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  4. There might be an HTML code for it, though I was only able to find the code for the grave accented a, not the acute.

    My work around is a bit cumbersome. I added the symbol in Word (insert > insert symbol), then copied and pasted it into notepad (to remove any font formatting), then copied and pasted it again into blogger.

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  5. I've never heard of copacetic! Texting has produced a host of new words that I often don't know... Especially from the younger members of my family!

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    1. It's actually an older term that emerged in the jazz era. It caught on again when one of the characters on TV's Full House (1987-95) used it frequently and has been floating in and out of popularity since then.

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  6. I see a lot of misspellings, but I never encountered "sike" yet. Ugh.

    I'm go glad you pointed out the growing use of "wahlah" to mean "voila" (pretend I added the accent). I'm always worried people actually think the word is wahlah.

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    1. I see the phonetic spellings especially in the under-25 crowd. Their literacy is being seriously hampered by too little exposure to edited written words and having their errors reinforced among peers on social media. I hear professors around me predicting that we're about to enter a "post-literate" age. Time will tell.

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  7. Great post, Laurel. My high school kids have troubles with whoa and psych sometimes. :)

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    1. Teens often rely too much on their peers for information on slang. Errors end up being widely perpetuated in this era of social media connectedness.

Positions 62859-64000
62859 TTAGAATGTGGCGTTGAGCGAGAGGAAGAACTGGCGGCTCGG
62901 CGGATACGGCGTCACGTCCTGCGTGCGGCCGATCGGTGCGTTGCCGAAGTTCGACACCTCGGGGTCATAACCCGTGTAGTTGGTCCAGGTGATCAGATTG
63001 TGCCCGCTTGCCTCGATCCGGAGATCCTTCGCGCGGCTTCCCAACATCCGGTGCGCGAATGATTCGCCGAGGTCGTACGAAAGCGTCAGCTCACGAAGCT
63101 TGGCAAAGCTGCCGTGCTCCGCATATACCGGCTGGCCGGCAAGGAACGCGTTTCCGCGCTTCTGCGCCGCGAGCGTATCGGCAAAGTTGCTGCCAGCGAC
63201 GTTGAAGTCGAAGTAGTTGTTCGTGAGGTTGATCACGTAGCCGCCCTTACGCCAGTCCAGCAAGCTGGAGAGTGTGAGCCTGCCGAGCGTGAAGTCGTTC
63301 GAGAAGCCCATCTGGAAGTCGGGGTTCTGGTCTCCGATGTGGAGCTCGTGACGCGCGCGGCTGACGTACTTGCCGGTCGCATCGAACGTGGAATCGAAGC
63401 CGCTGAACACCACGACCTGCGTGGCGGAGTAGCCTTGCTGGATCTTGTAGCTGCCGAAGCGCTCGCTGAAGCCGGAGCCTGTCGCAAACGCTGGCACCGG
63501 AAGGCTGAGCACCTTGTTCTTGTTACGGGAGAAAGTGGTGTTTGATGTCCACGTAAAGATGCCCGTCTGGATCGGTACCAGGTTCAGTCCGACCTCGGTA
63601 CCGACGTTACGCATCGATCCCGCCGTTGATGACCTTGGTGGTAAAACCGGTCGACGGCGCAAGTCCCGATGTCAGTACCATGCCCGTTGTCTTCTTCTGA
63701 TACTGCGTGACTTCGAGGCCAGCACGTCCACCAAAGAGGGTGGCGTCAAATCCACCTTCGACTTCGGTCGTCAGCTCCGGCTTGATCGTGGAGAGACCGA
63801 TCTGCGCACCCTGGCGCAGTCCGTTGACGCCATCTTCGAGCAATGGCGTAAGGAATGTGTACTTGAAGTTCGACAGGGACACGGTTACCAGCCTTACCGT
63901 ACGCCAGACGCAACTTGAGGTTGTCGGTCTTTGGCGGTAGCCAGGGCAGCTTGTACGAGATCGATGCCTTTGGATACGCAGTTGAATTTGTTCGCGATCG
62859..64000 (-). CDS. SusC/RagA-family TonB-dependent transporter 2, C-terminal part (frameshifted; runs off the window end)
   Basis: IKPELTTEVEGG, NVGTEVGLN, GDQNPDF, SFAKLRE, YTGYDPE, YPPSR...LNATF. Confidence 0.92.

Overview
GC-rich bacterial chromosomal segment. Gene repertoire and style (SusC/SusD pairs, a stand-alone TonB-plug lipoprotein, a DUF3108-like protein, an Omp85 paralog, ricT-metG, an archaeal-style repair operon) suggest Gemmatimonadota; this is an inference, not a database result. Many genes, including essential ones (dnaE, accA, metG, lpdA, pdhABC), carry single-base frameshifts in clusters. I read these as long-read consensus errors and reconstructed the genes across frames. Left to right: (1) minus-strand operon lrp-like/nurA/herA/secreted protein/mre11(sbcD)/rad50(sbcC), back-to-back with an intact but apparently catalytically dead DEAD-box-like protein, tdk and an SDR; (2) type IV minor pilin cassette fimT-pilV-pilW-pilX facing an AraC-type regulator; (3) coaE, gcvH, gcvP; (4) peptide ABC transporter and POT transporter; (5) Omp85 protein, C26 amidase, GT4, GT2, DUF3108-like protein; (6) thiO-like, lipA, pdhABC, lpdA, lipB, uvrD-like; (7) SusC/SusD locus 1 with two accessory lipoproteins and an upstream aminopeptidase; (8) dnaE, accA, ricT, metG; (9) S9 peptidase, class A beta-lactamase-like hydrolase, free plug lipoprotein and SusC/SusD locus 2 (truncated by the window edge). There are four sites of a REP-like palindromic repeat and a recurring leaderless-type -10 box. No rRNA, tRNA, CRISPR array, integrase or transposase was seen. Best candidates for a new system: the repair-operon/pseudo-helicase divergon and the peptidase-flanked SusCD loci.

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  8. I keep seeing "breaks" for "brakes" (when they mean the brakes on a car), and "phase" for "faze" (as when they mean, "nothing fazes her"). Also "pour" for "pore" (when they mean poring over a book).

    On the other hand, recently people have told me that what I always assumed was spelled "open mike" is really "open mic."

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    1. Ah, yes, the homonym problem, which spell checkers rarely catch. I could probably do another post on that. Sometimes the problems happen in idioms that use archaic words and concepts like "on tenterhooks" (who works with raw wool anymore?) or "free rein" (horseback riding reference), so folks switch in a homonym that sounds correct to a contemporary situation.

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    2. Yes, there's another one! I keep seeing people use "free reign" when they mean "free rein."

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  9. I have to let spell checker correct "voila" for me because I can never get the ' to work. But I love "trolling" the interwebz :)

    .......dhole

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  10. Accented characters can be added in Word using the "insert symbol" function, though it is cumbersome to do it that way. There are also keyboard shortcuts.

    I hope you are not trolling the interwebs. Here is what the slang term means:
    One who posts a deliberately provocative message to a newsgroup or message board with the intention of causing maximum disruption and argument.

    Please trawl. It is more peaceable.